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Vancouver hosts fourth Gay Men’s Health Summit

Working together for gay men's health

HIM LAUNCHED. The summit concluded with the official launch of the new Health Initiative for Men, which executive director Phillip Banks described as a "work in progress." Credit: Christine McAvoy photo

The fourth annual Gay Men’s Health Summit took place in Vancouver at UBC Robson Square Oct 30-31. The focus of the summit, organized by the Community Based Research Centre (CBRC), in partnership with the Health Initiative for Men (HIM) and the BC Centre for Disease Control (BCCDC), was to develop strategies to integrate public health with community-level activism.

“The general objective is to get people working in some aspect of gay men’s health together on an annual basis to discuss what are the current issues, where we are going with this, and to try and strategize around what are the next steps we can take,” explains Rick Marchand of the CBRC.

“We’re trying to be very concrete and deal with real issues and move them along.”

The event attracted health care professionals and volunteers from across BC, Edmonton, Seattle and Montreal. The recurring themes that surfaced over the course of the summit were a lack of support from the public education system; the need for open dialogue; and methods for using the internet to interact with the community.

The summit made a strong case for BC’s Safe Schools Act to be re-examined and demanded legislation that would specifically protect youth from homophobia in schools.

“Canadian schools are still teaching children to hate homosexuals and homosexuals to hate themselves,” said Bill Ryan of Rezo, Montreal. A survey conducted by Rezo revealed that 30 percent of college-aged students in Quebec were subjected to homophobia whether they were gay or straight.

 “The Canadian school system is not open to creative ways to discuss sexual education with a teacher in the room,” added Stephanie Grant, executive director of YouthCo, during a round table on gay sex culture. The discussion also highlighted the need for inspirational gay stories.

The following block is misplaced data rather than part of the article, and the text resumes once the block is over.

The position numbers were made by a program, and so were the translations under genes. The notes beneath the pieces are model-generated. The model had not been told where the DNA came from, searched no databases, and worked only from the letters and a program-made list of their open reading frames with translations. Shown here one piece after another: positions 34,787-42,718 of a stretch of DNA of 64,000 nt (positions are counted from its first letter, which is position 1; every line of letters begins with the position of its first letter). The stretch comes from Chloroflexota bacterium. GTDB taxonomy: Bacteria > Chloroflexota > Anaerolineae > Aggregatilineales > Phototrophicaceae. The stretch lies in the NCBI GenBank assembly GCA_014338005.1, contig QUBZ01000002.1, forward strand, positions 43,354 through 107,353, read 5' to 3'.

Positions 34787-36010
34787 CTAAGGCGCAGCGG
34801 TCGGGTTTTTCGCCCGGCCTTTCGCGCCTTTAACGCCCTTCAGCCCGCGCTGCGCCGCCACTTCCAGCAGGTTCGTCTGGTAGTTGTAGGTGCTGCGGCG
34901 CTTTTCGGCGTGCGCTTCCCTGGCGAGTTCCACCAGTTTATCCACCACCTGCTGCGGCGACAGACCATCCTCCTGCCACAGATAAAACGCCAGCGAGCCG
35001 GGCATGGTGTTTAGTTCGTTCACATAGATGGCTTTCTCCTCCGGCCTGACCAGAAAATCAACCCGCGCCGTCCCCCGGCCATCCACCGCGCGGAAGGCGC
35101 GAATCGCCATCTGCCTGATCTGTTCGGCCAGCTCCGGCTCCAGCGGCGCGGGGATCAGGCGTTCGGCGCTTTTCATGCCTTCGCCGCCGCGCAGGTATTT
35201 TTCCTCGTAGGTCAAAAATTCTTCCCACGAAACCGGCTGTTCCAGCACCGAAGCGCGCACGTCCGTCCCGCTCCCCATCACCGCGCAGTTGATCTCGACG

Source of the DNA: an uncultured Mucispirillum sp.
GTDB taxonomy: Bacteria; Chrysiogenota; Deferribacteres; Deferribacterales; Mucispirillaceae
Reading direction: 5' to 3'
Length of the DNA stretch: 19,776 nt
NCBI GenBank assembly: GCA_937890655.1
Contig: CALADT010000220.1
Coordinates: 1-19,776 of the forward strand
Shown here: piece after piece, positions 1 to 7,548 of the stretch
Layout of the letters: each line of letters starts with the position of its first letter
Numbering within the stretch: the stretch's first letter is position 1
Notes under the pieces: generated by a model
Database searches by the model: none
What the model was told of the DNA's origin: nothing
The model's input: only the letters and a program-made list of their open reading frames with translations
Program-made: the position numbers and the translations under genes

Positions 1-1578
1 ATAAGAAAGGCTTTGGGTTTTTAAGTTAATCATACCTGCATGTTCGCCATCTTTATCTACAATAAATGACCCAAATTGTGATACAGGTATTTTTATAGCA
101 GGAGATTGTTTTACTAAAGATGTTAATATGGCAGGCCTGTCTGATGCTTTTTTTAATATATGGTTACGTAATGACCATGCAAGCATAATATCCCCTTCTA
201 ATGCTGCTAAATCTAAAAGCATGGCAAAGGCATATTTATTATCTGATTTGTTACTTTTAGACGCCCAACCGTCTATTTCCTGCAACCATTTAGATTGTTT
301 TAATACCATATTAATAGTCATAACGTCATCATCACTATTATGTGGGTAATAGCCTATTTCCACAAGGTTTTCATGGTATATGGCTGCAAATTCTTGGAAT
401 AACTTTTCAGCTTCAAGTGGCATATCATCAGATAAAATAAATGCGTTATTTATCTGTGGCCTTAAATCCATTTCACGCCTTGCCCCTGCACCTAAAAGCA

Presenters also addressed the need for more open, effective and sensitive dialogue from health care professionals around HIV. During his presentation on acute HIV infection, Olivier Ferlatte of BCCDC said it’s important that newly infected persons with HIV understand the likelihood of transmission is 11-49 percent during the first eight weeks after sero-conversion, while still being sympathetic to feelings of marginalization that accompany an HIV diagnosis.

Another topic of debate was the positive and negative effects of the internet on community building and how to harness it effectively.

According to some participants, YouTube is the most accessible means of engaging the community these days with online programming such as Vick Vancouver and Gay City TV. The advantage of these YouTube channels, they say, is that they create a two-way dialogue between the health and gay communities while engaging the arts community to become more involved.

Perry Kendall, provincial health commissioner and ally to the gay community, said the specific health risks gay men face aside from HIV and other sexually transmitted infections are mental health issues, depression, and substance abuse. HIV-positive men are also at high risk for anal cancer due the prevalence of Pamplona virus and an increase of syphilis transmissions, a negative side effect to sero-sorting as a result of barebacking.

In his closing remarks, Martin Blais of the University of Quebec in Montreal, said the summit demonstrated that for public/community health partnerships to be effective, programs will require multiple venues and messages, as well as the understanding that everyone is at risk in some way. Talking to gay men is not enough, he said, citing the importance of specific interventions.

The summit concluded with the official launch of the new Health Initiative for Men, which executive director Phillip Banks described as a “work in progress” whose success will be measured in participation by the community.

HIM has the full support BCCDC and is funded in part by Vancouver Coastal Health, AIDS Vancouver and private donations.

MP Hedy Fry said her party would push for more funding for gay men’s health but expressed skepticism under the current Conservative government. “It’s important for this to become a federal initiative, it is important for this to go across the country,” she said.

“When looking at the issues of health prevention and health promotion, it is key to look at the culture, age range, and to look at all of the other factors of the life cycle of a gay man’s life, including when he is still in the closet,” she added.